Households had a average of two people and almost 60% of respondents live in a household with children. In terms of household income, the sample mean was in the range £26,000 up to £31,199, which is consistent with the UK population, they added.
They asked all respondents about their shopping habits and attitudes to food and Brexit. More than 60% of respondents are responsible for all or most of the food and grocery shopping, they reported.
The team also asked respondents if they thought EU exit will have a positive, neutral or negative effect on food (in general) over the next couple of years.
The responses indicated that more respondents think that EU exit will have a negative effect on food (36%) than a positive effect (24%). Around 40% of respondents think the effect will be neutral or do not know.
Finally, they asked respondents if they thought that the quality of food can be judged by its price. Four out of five respondents agreed that the quality of food can be judged by price.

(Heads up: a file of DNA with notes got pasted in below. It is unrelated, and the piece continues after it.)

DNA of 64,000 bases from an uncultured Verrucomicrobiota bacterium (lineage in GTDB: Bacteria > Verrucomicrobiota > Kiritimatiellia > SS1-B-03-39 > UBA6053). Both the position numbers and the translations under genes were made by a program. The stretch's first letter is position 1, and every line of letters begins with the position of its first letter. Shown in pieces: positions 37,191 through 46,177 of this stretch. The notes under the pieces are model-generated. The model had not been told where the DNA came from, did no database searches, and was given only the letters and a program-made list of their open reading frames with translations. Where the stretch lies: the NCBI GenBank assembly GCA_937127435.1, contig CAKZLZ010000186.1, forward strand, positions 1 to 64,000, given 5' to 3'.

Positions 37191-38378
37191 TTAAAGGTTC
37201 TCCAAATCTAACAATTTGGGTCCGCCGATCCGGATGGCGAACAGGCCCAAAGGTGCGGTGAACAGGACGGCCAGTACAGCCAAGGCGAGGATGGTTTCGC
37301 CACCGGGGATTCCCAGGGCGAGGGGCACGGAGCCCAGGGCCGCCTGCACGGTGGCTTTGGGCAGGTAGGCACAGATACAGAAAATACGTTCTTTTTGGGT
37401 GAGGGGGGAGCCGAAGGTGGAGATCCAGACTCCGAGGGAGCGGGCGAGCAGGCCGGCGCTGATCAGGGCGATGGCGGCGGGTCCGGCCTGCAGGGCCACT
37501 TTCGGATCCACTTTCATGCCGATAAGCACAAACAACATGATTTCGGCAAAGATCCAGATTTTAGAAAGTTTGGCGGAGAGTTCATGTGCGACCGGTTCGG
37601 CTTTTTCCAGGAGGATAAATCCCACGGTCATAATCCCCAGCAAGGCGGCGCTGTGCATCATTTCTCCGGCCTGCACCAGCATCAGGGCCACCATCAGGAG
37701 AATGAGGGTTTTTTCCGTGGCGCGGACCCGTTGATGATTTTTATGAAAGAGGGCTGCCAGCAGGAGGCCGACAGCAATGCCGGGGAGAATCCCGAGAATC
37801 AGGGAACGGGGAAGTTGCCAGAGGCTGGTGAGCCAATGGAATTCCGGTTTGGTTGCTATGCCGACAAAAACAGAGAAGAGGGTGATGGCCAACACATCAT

The results confirmed that UK consumers dislike food produced using the production methods outlined. In contrast, participants positively valued EU food safety standards as well as the UK as a country of origin for beef, chicken, pork and corn production, found Fraser and colleagues.
“For one of the production methods examined, chlorine washed chicken, our results also reveal that a minority of consumers view this practice positively, which warrants further detailed research. The importance of food safety is also explicitly identified for the other three food products.”
In summary, the team said their results indicate the potential balance of requirements that UK trade negotiators should be seeking post‐Brexit if they are attempting to produce a trade deal that aligns with UK consumer preferences.
“Specifically, no matter what trade deals are concluded by the UK government in the future, it is clear that UK consumers display strong preferences for particular food attributes, so the use of clear and transparent food labelling should remove uncertainty with respect to purchase decisions.”
Pros and cons of the food production technologies under the spotlight